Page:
Ms Byron continued: “2014 was an important year for us as we marked a decade in operation. As a result of our journey, personal injury compensation is now delivered in 7 months and at a processing cost of 6.7%, compared to almost 3 years and a cost of 58% for litigated claims. With over €1 billion in savings delivered to date and a ten year track record behind us, the benefits of non-adversarial claims resolution are unequivocal.”

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Compensation Awarded to Ex-Firefighter for Fall Injuries

An ex-firefighter has received compensation for injuries he sustained while taking part in a training exercise during which a ladder snapped, causing injuries that ended his career.

In May 2011, Michael Hollings (46) of West Yorkshire was partaking in a training course in Ilkley Fire Station. Michael had been working as a fireman for eight years at the time of the training course. While participating in various training exercises, a 13.5 metre ladder that he was climbing with two of his fellow firefighters snapped. Michael, who was high up the ladder, was attached to it with an “improvised chest harness”.

When the ladder fell, the force of it hitting a solid fence caused communicated fractures in both of Michael’s forearms, and dislocated both of his elbows. Michael’s right foot was also broken on impact. The emergency services were notified, and Michael was transported to hospital, where he was also diagnosed with a concussion.

Michael had to undergo two operations on each of his arms, and was forced to wear a metal brace for several months following the incident. He still attends physiotherapy twice a week to help his arms recover, but he has been informed by medical professionals that he may never recover full use of either arm. As a consequence of his injuries, he was forced to give up his career as a firefighter. He also had to quit his part-time job as a HGV driver.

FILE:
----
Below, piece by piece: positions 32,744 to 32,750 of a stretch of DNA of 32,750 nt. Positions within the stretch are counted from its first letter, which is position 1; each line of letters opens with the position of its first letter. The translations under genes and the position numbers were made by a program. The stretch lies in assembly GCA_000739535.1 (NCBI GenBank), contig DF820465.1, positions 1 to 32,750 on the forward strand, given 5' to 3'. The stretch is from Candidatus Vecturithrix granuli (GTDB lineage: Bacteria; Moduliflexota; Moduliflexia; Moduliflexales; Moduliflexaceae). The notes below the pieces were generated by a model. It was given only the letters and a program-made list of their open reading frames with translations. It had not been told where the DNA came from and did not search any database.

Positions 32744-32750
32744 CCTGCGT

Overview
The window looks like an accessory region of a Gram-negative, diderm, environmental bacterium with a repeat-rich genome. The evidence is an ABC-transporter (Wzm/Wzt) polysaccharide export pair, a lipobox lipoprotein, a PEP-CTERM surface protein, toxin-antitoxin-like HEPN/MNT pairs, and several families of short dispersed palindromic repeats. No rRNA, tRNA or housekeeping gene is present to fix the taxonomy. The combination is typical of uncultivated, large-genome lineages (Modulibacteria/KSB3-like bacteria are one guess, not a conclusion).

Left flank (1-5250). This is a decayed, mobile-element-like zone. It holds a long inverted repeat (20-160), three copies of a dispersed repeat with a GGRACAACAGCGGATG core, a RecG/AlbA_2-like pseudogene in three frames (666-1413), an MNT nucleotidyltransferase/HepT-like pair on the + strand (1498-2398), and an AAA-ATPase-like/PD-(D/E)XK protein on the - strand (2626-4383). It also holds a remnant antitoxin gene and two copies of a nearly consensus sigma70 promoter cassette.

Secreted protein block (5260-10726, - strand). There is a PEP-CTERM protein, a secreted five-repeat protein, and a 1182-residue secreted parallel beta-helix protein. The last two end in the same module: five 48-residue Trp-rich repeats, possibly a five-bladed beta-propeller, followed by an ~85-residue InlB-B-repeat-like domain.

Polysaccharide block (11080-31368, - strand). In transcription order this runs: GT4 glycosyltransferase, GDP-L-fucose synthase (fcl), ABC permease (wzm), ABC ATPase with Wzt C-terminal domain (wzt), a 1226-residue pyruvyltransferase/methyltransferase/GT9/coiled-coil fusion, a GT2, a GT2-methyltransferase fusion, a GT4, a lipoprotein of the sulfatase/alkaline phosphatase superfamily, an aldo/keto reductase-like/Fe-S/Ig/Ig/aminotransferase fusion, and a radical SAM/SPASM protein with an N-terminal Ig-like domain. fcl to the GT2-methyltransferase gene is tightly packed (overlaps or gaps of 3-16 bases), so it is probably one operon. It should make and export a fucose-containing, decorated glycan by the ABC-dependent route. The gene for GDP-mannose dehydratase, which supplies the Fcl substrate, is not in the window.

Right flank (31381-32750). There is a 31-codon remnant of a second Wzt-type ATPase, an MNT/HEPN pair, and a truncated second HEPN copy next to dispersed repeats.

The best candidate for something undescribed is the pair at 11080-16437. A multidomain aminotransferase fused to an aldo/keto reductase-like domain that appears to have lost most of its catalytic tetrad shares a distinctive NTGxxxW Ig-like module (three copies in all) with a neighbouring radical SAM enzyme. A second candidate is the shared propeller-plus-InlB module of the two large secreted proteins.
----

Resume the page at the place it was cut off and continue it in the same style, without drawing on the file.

Michael sought legal advice from the Fire Brigade Union, and claimed injury compensation for his fall. He alleged that the West Yorkshire Fire and Rescue Services (WYFRS) had supplied a ladder that was not fit for the purpose of the training exercise. The defendants accepted liability for the claim, and offered an interim settlement of compensation so that Michael could buy an automatic car and pay for his physiotherapy sessions.

An investigation into Michael’s future needs was conducted, and a final six-figure settlement of compensation was agreed upon. Michael stated that he was grateful to the Fire Brigade Union for its support during the ordeal, and it was still not clear why the ladder snapped during the exercise.

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Paraplegic Awarded Compensation for Theatre Fall

Compensation has been awarded to a woman who fell through an open stage door in a dark theatre, leaving her paraplegic.

In June 2012, Rachael Presdee (38) was working as a stage manager for a production of “Boy’s”, run by the Headlong Theatre Company is the Soho Theatre in London’s West End. While she was working one night, she arrived to the theatre to find that all of the lights were off. In an attempt to locate a theatre employee to turn the lights back on, she ascended a spiral staircase backstage. As she walked through a black curtain-which she believed to be a light blocker-she fell through an open backstage door and landed on the open stage, three metres below her.

The emergency services were notified, and Rachael was immediately rushed to hospital. She was diagnosed with spinal injuries, and she remained in hospital for six months receiving treatment for her injuries. When she was discharged, she was confirmed as a paraplegic, and now must remain in a wheelchair for life.

Rachael sought legal advice, and made a claim for compensation for a fall from a stage against the Headlong Theatre Company and the Soho Theatre. Both defendants admitted liability, and they negotiated £3.7 million in compensation to be awarded to Rachel. The HSE also persecuted the Soho Theatre for health and safety violations, ordering them to pay a total of £30,000.

Following the proceedings, Rachael expressed her gratitude to the actor’s union Equity. She urged all theatre operators to take the proper precautions to ensure that nobody else would suffer injuries similar to her own. She expressed regret at the fact that her own accident could have been avoided in “simple, cheap and obvious steps”.